CFP Practice Exam Questions

The CFP exam, formally known as the Certified Financial Planner Examination, is a challenging and comprehensive assessment for men and women looking to enter this exciting and rewarding field of money management. The test is developed by the Certified Financial Planner Board of Standards in consultation with an expert team of exam administrators.

The CFP exam is administered three times a year, typically on the third Friday and Saturday in March, July, and November. It is split over two days and completed within a total of 10 hours. Typically, there is a four-hour session on Friday afternoon, followed by two three-hour sessions on Saturday.

The exam is administered on paper and consists of two different types of multiple-choice questions. One outlines a brief scenario and then asks one to six factual questions. The second type of question on the CFP exam is posed as a more complex situation and is followed by ten to twenty questions. Most exams include three of these lengthier scenarios.

The subjects covered on the CFP exam include general principles of financial planning (11 percent of the exam); insurance planning and risk management (14 percent); employee benefits planning (8 percent); investment planning (19 percent); income tax planning (14 percent); retirement planning (19 percent); and estate planning (15 percent).

CFP exam scores are available approximately eight weeks after the day of the test. The score report includes an indication of whether the candidate has passed or failed; those who fail will receive a list of the areas in which they need to improve. Those who must retake the exam are required to take it again in its entirety.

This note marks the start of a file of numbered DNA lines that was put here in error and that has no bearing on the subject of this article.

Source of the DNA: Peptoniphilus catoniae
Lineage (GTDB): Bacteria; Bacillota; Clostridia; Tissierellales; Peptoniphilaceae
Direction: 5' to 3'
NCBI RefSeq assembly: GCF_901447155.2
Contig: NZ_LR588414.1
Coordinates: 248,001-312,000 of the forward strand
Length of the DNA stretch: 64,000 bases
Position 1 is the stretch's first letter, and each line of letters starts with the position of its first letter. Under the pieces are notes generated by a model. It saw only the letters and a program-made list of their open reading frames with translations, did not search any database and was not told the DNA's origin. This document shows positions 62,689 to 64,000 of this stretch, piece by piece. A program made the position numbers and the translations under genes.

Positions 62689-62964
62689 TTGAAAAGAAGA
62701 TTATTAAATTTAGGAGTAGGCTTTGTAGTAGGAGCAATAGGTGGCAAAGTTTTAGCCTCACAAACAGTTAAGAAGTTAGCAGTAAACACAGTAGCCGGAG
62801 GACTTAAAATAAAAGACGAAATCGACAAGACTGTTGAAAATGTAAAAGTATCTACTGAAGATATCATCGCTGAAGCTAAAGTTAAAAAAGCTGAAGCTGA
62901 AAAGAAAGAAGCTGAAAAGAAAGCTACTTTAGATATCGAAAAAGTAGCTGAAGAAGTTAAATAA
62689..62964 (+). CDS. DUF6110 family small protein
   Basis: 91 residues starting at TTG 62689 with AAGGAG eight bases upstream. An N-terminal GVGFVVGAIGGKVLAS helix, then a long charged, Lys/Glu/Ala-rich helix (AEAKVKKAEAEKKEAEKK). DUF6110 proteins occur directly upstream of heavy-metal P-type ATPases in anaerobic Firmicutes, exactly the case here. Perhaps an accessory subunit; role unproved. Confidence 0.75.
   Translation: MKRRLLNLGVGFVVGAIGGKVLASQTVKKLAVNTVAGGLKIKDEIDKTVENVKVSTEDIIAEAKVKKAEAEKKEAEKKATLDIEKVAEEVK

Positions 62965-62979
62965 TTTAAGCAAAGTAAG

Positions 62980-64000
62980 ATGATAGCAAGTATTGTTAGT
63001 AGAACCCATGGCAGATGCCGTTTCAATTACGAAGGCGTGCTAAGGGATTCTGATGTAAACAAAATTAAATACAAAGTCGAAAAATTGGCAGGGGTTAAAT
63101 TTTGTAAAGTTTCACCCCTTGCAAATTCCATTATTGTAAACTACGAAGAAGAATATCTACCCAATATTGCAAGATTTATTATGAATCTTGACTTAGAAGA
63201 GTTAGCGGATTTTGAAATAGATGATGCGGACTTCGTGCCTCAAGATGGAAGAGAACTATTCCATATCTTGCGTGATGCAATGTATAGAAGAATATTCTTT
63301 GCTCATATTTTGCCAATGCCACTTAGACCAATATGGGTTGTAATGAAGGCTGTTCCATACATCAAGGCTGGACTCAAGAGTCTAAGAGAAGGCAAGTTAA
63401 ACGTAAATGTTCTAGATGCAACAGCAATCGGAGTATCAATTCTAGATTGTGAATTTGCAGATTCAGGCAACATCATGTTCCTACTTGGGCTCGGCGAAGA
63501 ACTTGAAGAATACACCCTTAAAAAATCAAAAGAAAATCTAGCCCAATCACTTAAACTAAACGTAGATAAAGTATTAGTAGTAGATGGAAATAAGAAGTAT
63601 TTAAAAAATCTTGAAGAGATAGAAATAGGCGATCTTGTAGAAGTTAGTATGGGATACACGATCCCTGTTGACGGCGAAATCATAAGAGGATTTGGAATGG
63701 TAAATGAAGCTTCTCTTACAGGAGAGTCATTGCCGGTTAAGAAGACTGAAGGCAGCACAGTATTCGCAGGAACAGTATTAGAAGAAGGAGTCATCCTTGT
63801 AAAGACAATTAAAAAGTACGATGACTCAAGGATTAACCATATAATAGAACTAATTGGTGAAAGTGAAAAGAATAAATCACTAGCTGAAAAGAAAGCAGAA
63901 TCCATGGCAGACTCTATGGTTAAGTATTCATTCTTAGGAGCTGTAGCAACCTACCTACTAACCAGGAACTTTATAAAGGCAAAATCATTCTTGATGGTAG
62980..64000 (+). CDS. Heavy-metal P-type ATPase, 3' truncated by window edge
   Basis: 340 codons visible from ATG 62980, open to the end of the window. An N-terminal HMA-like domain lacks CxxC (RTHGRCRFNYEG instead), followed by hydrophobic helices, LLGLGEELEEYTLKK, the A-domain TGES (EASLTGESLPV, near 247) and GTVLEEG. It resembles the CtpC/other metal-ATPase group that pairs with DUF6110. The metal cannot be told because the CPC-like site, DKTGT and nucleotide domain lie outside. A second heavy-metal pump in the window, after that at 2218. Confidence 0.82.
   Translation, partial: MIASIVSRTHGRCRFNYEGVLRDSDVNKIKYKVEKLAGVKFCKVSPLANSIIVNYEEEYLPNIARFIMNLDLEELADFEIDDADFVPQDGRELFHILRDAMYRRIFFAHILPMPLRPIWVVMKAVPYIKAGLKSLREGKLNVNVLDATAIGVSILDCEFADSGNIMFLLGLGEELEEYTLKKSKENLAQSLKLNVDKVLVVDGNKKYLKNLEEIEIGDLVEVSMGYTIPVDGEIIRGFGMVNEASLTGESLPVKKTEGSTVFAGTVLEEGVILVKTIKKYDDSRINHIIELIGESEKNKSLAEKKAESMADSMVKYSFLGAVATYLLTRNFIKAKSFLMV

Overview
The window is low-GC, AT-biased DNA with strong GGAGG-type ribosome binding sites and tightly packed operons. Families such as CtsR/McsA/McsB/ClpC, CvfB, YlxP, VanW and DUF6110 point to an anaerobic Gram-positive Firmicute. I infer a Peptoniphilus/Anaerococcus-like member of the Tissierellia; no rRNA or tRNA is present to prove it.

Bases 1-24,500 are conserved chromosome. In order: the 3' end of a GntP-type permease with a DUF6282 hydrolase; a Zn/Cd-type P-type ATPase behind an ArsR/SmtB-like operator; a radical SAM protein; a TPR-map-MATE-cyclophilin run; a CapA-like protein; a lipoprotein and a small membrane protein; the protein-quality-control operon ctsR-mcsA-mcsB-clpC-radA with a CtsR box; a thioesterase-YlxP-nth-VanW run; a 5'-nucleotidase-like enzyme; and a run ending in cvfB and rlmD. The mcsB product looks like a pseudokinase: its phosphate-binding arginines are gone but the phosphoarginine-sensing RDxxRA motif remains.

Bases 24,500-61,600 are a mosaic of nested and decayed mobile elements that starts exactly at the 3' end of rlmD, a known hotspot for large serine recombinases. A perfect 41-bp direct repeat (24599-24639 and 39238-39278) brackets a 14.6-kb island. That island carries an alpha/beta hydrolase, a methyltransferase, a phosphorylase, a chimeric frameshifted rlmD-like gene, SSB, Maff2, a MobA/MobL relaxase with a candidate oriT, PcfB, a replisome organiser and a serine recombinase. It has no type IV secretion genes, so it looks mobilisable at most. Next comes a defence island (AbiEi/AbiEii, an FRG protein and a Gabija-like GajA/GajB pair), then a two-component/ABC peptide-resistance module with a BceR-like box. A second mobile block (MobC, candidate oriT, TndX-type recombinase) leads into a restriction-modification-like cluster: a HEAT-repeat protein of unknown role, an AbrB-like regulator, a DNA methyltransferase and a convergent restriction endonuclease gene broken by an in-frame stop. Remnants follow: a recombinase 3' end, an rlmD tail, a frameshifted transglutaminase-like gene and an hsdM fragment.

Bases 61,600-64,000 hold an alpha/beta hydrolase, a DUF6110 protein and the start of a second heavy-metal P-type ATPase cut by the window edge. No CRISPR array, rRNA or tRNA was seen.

Practice Questions

1. A married couple would like to set up 529 Plan college education accounts for their two young grandchildren. For 2010, what is the maximum amount they could have contributed in total to both 529 plans without incurring gift tax?
a. $13,000
b. $26,000
c. $130,000
d. $260,000

2. Tom owns a small golf pro shop and has started a SEP IRA for himself and his employees. He wants to make minimal contributions into his employee’s SEP IRAs. If Tom uses the most restrictive requirements to determine eligible employees, which of the following employees may he consider ineligible for contributions?
a. Laura, age 21, who has worked for Tom for 3 years and received $10,000 in compensation
b. Mary, age 65, who has worked for Tom for 20 years and received $40,000 in compensation
c. Jack, age 22 who has worked for Tom for 5 years and received $660 in compensation
d. Eric, age 18, who has worked for Tom for 4 years and received $8,000 in compensation

3. If structured correctly, which type(s) of ownership(s) will avoid probate and allow assets to pass directly to a planned beneficiary at the death of the owner?
1. IRA
2. Individual bank account
3. JTWROS
4. Tenants in Common
5. Revocable Trust
a. 1 only
b. 1, 2 and 3 only
c. 3 and 4 only
d. 1, 3, 4 and 5 only

4. Becky is an investor with a margin account. Her brokerage firm requires 50% as the initial margin, and 40% as the maintenance margin. She purchases a stock on margin for $14,000. The stock’s value later drops to $10,000. What is Becky’s initial margin amount and maintenance margin amount, respectively?
a. $7,000 and $4,000
b. $14,000 and $4,000
c. $7,000 and $3,000
d. $7,000 and $10,000